- Healing phase – This is a treatment phase requiring regular wound dressings to keep the wound clean, and undergoing surgical intervention to allow healing.
- Rehabilitation phase – The inflammation subsides and scar tissue becomes softer. In this phase, the patient undergoes rehabilitation for months together so as to get back to the normal activities of daily life and release contractures (tightening of the skin due to burn scars).
Intensity - Pain is rated on a scale of 0 -10, with 0 as “no pain” and increasing in ascending order
- Duration – It measures how long the pain lasts
- Timing – It marks the periodicity of pain - what activities and what time periods of the day does the pain get worse
- Quality – It defines the nature of pain by the way it feels
- Impact - It measures the level of functionality of the burn patient affected - factors like the ability to do activities of daily life and the emotional outlook of patient
- Itching in the burn wound
1. Pharmacological Management
- Non-steroidal anti-inflammatory drugs (NSAIDs) are the preferred line of treatment for long-term pain relief. NSAIDs have analgesic and anti inflammatory properties.
- Paracetamol is the first-line analgesic used in minor and superficial burns. It has analgesic, antipyretic and anti-inflammatory properties.
- Anticonvulsant medications are prescribed for managing neuropathic pain.
- Sleep medications are prescribed if pain interferes with sleep. They are important since more rest helps the healing process.
- Antidepressants are prescribed to beat the stress and anxiety-related depression that the burn patients are expected to suffer owing to continuous pain.
- Preferred opioids are used for short-term analgesic effect of pain due to the dressing:
- Morphine is the most preferred form of opioid with peak analgesic effect of 10–20 minutes after intravenous administration.
- Fentanyl, a potent narcotic analgesic has a duration of analgesia of about 60 minutes.
- Alfentanil is a safer option for change of burn dressings, since it is a short acting opioid (strong analgesia for a short duration of time).
- Remifentanil is a ultrashort-acting opioid for burn dressing change and wound care.
- Methadone, a synthetic opioid provides analgesia and is effective in the management of pediatric burns.
- Ketamine, an adjuvant analgesic, acts both on the central and peripheral nervous system and if used in combination with morphine can provide pain relief.
- Amitriptyline is a tricyclic antidepressant. It has been found effective in managing neuropathic pain.
- Gabapentin has been found effective in reducing hyperalgesia and management of neuropathic pain following burn injury.
2. Non-Pharmacological Approach
Pain cannot be managed only with medications. It needs to be supported with non-medical treatments, which help boost the patient’s morale and ease anxiety and stress caused by continuous pain post burn injury.
- Physical Therapy aims at preventing respiratory complications, controlling edema, maintaining the range of motion of joints, maintaining strength and prevention of scarring.
Techniques used are:
- Body and limb positioning which helps in prevention of contractures.
- Elevation above heart level, is the most effective way to decrease edema.
- Splinting, a device used to stretch contractures through the application of adjusted static force to promote lengthening of contracted tissue.
- Standing/walking support, upper limb and lower limb exercises starting from isometric and progressing to isotonic and iso-kinetic to regain lost muscle strength, lean body mass and endurance. Ergonomic support to help with activities of daily living until normal functionality recovers.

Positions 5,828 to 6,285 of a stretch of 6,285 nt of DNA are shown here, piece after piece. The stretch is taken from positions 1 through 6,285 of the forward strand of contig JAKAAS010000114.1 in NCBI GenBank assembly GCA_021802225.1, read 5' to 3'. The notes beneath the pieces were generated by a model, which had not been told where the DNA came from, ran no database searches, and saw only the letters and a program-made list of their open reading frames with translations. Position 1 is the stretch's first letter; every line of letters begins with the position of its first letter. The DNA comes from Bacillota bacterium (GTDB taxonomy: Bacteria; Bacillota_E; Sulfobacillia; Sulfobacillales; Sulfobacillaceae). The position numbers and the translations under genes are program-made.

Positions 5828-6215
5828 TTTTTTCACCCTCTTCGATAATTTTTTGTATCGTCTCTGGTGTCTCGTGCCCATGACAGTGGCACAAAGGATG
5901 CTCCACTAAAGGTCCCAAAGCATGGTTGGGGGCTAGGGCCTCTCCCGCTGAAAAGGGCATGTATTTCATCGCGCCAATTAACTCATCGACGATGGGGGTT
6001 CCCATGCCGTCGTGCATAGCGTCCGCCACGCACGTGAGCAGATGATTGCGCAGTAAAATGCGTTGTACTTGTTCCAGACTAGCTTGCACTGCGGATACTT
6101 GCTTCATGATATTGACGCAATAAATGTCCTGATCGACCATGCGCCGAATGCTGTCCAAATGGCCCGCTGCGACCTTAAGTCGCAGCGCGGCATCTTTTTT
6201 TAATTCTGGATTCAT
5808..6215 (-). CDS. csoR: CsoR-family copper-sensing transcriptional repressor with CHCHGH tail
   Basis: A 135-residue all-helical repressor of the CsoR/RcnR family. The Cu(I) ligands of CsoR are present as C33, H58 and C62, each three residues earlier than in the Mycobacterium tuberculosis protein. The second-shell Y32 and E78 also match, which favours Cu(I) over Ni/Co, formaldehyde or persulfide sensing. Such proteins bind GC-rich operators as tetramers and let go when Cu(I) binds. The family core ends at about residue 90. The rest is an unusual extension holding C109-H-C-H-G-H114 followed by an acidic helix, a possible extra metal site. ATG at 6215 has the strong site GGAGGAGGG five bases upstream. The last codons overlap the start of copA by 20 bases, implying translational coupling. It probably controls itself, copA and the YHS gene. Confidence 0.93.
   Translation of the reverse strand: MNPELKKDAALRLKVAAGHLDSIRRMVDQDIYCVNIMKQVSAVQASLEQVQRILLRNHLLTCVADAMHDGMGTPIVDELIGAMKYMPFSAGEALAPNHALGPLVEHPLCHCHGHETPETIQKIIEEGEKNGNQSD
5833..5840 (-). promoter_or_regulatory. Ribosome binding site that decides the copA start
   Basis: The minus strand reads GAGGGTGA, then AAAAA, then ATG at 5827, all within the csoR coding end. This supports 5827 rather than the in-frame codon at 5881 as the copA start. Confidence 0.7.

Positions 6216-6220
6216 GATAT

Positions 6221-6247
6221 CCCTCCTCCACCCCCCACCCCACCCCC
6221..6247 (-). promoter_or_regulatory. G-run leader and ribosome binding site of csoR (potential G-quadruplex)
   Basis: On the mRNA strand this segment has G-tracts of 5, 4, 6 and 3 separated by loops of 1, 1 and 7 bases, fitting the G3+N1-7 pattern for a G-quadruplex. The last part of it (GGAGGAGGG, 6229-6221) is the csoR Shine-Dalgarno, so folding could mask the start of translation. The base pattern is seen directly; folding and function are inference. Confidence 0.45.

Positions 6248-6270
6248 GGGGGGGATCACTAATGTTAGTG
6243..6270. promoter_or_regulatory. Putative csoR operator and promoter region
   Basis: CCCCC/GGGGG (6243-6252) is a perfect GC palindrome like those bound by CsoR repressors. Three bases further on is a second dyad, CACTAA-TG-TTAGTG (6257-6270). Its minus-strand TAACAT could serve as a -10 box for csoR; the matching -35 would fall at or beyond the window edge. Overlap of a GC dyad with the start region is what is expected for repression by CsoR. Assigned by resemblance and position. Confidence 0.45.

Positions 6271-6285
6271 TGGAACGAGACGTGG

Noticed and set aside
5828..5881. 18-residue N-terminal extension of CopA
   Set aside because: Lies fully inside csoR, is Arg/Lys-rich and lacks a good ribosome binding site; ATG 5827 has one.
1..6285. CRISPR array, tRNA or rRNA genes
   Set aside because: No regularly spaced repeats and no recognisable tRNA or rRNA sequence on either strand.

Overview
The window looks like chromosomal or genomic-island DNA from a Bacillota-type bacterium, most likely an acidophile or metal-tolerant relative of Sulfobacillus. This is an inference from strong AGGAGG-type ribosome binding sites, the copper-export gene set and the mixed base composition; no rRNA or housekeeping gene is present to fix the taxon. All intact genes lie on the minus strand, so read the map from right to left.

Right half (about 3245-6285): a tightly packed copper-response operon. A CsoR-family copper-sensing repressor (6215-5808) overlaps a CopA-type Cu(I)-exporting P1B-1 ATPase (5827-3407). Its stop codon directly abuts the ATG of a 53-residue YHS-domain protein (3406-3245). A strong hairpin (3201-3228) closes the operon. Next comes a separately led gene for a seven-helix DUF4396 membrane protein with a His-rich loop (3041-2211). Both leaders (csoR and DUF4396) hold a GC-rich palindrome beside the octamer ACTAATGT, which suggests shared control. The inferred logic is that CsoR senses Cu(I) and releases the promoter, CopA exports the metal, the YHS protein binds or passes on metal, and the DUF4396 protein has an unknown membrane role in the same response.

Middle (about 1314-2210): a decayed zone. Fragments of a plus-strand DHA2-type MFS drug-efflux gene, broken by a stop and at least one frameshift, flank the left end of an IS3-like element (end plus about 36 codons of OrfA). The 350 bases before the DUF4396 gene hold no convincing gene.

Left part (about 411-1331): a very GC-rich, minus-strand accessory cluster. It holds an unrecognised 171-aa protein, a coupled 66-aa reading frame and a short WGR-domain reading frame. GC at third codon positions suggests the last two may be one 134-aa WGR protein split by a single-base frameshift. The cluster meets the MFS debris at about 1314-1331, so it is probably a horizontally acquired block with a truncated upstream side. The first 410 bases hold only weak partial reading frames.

- Manipulative exercises to release contractures.
- Relaxation Therapy - Burn injury results in immense stress on the body owing to the trauma suffered, continuous ongoing pain and the restriction of daily activities. Relaxation interferences like touch therapy, music therapy, and concentration help reduce stress and result in higher vagal flow and lesser activity of sympathetic nervous system.
- Cognitive relaxation therapy includes meditation and cognitive restructuring that help in changing the way the patient looks at his condition, pain, and disability.
- Somatic relaxation techniques use deep breathing, yoga, and progressive muscle relaxation techniques.
- Hypnosis - Hypnotic therapy has proven to be a very effective tool in relieving both acute and chronic pain, since it takes the patient’s mind away from suffering. It is a choice of treatment for psychiatrists in the management of resting pain and excruciating procedural pain. It also helps in improving the body image of the patient and there by speeds up the healing process and patient’s active participation in rehabilitation.
3. Nutrition and Dietary Supplements
A high-calorie, high-protein diet, dietary supplements and drinking 6 to 8 glasses of water daily are recommended for speedy recovery.
- Add foods in the diet that are rich in antioxidants such as blueberries, cherries, tomatoes, bell peppers, and onions.
- Use healthy cooking oils such as olive oil or coconut oil.
- Include supplements like vitamins A, C, E, and B-complex vitamins and essential minerals like magnesium, calcium, zinc, and selenium.
- Consume lean meats, cold-water fish, soy and beans. Include fish and fish oil for omega-3 fatty acids.
- Avoid refined foods like white breads, pastas, and sugar, saturated fats, trans-fatty acids like fried and baked foods, and diuretics like caffeine and alcohol.
- Emergency Burn and Management - (http://michiganburn.org/)
- Managing Pain after Burn Injury - (http://www.msktc.org/burn/factsheets/Managing-Pain-After-Burn-Injury)
- Burns - (http://my.clevelandclinic.org/health/articles/burn-pain)
- Antoon AY, Donovan DK. Burn Injuries. In: Behrman RE, Kliegman RM, Jenson HB, eds. Nelson Textbook of Pediatrics. 17th ed. Philadelphia, PA: W.B. Saunders Company; 2004:330-337.
Latest Publications and Research on Pain Management for Burn Injuries
- Skin Infections and Outpatient Burn Management: Outpatient Burn Management. - Published by PubMed
- Regional anaesthesia and quality of recovery after surgery. - Published by PubMed
- Prehospital epidemiology and management of injured children in Kigali, Rwanda. - Published by PubMed
- Effect of Preoperative Patient Education on Opioid Consumption and Well-Being in Breast Augmentation. - Published by PubMed
- Immersive virtual reality as analgesia for women during hysterosalpingography: study protocol for a randomized controlled trial. - Published by PubMed